How To Install Laminate Floors

Before you learn how to install laminate floors, you will have to choose which type of laminate floor you want to install.

Laminate flooring comes in a variety of sizes, thicknesses and price. I recommend the thicker the flooring, the better. This will help not only with the installation, but also the look and durability.

Laminate flooring started out as a less expensive way to get a "hardwood" look. Now laminate floor comes in many different looks... even the look of ceramic can be obtained using laminate flooring.

Once you determine the style of flooring you want, you will also need to get some underpadding. This also come in different thicknesses. Again, thicker is better.

Why would you need underpad for a faux wood floor you ask? The underpadding helps deaden noise from walking on it and it makes the floor "softer" and since laminte floors are floating floors (nothing except gravity holding them down) it allows for easy expansion.

Oh, one more thing, if you are wondering how to install laminate floors over concrete (perhaps in your basement), get the under padding with the built in vapor barrier. This will keep the moisture away from your flooring.

Step 1 of how to install laminate floors

Let's gather some tools first.


installing laminate floor Rubber mallet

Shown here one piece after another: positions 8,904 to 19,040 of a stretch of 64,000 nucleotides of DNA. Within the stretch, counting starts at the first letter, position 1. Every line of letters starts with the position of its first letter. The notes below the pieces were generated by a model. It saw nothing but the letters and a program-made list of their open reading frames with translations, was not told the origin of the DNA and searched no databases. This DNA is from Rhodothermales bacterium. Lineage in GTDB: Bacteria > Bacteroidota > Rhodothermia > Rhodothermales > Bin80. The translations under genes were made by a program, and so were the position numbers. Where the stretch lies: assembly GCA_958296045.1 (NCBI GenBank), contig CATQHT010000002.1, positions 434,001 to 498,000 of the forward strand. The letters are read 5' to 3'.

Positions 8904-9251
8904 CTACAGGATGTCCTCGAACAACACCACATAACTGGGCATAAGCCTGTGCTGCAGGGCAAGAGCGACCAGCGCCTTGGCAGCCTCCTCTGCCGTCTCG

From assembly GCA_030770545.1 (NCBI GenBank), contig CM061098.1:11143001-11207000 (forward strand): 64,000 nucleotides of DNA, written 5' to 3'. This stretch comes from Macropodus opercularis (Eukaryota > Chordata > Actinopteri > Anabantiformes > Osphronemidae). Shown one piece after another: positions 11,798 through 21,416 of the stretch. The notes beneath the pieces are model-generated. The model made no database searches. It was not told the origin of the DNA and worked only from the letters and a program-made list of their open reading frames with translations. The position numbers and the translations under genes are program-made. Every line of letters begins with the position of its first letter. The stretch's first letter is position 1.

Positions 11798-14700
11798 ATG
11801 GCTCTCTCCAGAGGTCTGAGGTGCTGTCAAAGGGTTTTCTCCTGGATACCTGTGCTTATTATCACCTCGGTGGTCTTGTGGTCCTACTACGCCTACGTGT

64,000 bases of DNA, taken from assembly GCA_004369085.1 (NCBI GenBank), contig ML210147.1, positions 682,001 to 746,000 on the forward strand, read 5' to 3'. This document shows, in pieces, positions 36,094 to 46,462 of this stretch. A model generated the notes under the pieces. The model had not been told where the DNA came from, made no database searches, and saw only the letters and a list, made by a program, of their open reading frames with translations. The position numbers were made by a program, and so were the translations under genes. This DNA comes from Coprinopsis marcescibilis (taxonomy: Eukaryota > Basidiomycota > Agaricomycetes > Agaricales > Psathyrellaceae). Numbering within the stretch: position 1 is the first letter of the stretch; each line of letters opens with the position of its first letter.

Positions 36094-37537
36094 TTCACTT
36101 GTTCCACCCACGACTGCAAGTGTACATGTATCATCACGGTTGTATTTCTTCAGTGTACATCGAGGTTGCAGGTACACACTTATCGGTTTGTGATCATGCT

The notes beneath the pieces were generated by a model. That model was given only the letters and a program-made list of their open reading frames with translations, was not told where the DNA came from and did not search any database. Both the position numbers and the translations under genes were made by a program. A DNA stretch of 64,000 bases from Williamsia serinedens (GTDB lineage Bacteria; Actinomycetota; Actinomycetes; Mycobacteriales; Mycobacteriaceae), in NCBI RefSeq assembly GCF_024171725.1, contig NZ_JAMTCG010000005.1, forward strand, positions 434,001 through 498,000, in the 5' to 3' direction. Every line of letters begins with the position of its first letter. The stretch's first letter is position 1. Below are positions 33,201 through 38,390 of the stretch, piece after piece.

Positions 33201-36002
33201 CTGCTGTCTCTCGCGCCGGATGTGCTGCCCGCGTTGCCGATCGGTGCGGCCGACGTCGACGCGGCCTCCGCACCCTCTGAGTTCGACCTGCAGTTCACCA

Tape Measure
Chop saw or hand saw
Pull bar made for installing laminate floors
Packing tape or the red "tuck" tape
Tapping block
Pry bar
Door jamb saw
spacers or small pieces of wood
Chaulk line

Step 2 - Ripping out existing carpet

Ok, now we can start learning how to install laminate floors! The great part in how to install laminate floors is that you can install this type of flooring virtually anywhere!

installing laminate floor You can install laminate flooring over most existing flooring except carpeting. Linoleum, ceramic tile and concrete are not a problem.

If you are wanting to install in a room that has carpeting, you are going to have to rip that flooring out before you start.

Don't forget to remove all the spike strips around the outside of the room and ensure that there are no staples or nails sticking up in the room.

Removing carpet is sweaty and dusty work. It is amazing how much dust and dirt gets trapped in our carpets. Installing Laminate flooring is a great way to reduce dust and pet dander for you that have allergies.

You will also need to remove your baseboard and doors. If you have really nice trim, you can try to save it by using a small pry bar and gently remove the baseboard. If you are going to replace it, just rip it out. Not only is this faster, it kind of feels good too.

Some people don't want the extra cost of removing their baseboards. This is OK, but you will still need to put quarter round around the room to hide the gap left from installing the laminate floor.

Step 3 - Laying the underpad

Now that your room is empty, lets start to install the laminate flooring. First lay out the underpadding. Tape the seams so the underpad is one piece.